Regulating Hidden Risks to Conservation Lands in Resource Rich Areas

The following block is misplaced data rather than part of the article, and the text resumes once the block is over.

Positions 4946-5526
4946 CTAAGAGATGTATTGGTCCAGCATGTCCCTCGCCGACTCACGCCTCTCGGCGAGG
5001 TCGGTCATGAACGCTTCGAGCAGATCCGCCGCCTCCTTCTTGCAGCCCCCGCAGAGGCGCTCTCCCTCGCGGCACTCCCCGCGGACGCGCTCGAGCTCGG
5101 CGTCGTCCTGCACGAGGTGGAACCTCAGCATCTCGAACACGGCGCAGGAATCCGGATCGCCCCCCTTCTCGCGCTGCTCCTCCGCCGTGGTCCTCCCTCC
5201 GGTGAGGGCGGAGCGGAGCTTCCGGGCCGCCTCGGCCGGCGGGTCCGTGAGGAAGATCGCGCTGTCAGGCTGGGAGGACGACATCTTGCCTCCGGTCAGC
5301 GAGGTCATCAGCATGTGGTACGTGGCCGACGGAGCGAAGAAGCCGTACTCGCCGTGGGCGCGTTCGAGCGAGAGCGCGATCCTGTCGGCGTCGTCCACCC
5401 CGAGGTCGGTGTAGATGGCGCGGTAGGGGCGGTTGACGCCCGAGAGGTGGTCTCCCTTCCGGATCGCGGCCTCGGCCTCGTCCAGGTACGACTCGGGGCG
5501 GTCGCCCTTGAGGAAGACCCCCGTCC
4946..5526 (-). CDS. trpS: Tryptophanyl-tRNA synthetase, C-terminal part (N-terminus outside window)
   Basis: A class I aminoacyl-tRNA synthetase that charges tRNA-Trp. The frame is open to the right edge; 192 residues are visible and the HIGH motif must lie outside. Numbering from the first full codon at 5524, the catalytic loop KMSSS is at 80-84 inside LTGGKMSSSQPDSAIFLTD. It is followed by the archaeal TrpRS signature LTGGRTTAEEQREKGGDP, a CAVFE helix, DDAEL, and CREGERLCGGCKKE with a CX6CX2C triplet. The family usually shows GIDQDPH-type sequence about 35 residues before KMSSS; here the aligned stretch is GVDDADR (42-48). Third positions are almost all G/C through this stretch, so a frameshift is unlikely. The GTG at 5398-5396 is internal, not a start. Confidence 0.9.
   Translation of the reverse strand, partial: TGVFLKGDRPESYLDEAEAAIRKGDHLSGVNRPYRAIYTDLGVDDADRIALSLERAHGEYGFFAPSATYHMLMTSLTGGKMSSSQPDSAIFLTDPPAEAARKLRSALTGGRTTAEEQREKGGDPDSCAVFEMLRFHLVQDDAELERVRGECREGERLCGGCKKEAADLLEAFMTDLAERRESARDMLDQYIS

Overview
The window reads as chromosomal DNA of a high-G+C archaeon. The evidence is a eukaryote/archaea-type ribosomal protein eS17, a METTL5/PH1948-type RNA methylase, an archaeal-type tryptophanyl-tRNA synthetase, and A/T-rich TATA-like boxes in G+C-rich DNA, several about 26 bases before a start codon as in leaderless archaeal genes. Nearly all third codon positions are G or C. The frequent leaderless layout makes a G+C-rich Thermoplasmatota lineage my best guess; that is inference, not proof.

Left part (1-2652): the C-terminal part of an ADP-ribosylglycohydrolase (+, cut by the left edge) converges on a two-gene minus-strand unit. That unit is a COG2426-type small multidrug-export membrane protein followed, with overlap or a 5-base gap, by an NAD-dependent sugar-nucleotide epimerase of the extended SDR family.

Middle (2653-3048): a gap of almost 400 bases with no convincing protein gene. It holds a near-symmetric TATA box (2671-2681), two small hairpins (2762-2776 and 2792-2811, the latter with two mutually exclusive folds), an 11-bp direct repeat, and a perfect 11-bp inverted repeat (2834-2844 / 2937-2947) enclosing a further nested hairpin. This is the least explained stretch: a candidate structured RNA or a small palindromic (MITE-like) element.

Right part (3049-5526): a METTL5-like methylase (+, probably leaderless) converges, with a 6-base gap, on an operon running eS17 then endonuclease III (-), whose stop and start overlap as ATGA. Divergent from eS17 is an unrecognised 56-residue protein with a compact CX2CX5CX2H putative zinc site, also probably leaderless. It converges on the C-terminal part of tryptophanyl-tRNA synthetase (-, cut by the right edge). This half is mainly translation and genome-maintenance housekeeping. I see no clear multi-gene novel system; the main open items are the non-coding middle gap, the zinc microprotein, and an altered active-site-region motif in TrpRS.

Australia leads the world in formally dedicating private land to environmental conservation, helping governments protect critical biodiversity without straining the public purse. In Queensland, the booming resources sector threatens this biodiversity protection, even beyond landholders’ well-recognised lack of veto power over mining approvals on their land. Three structural legal biases increase this vulnerability. To differing degrees, Queensland’s laws assume that mining affects only land under or adjoining mining tenures, overlooking scientifically likely longer-distance impacts (‘boundary bias’); they emphasise protecting built and commercial infrastructure over ecological assets, overlooking significant investment in species and ecosystems (‘infrastructure bias’); and they allow consideration of proposed mining in isolation, without considering cumulative impacts on ecological assets (‘singularity bias’). Fortunately, Queensland law and policy precedents suggest potential corrective reforms.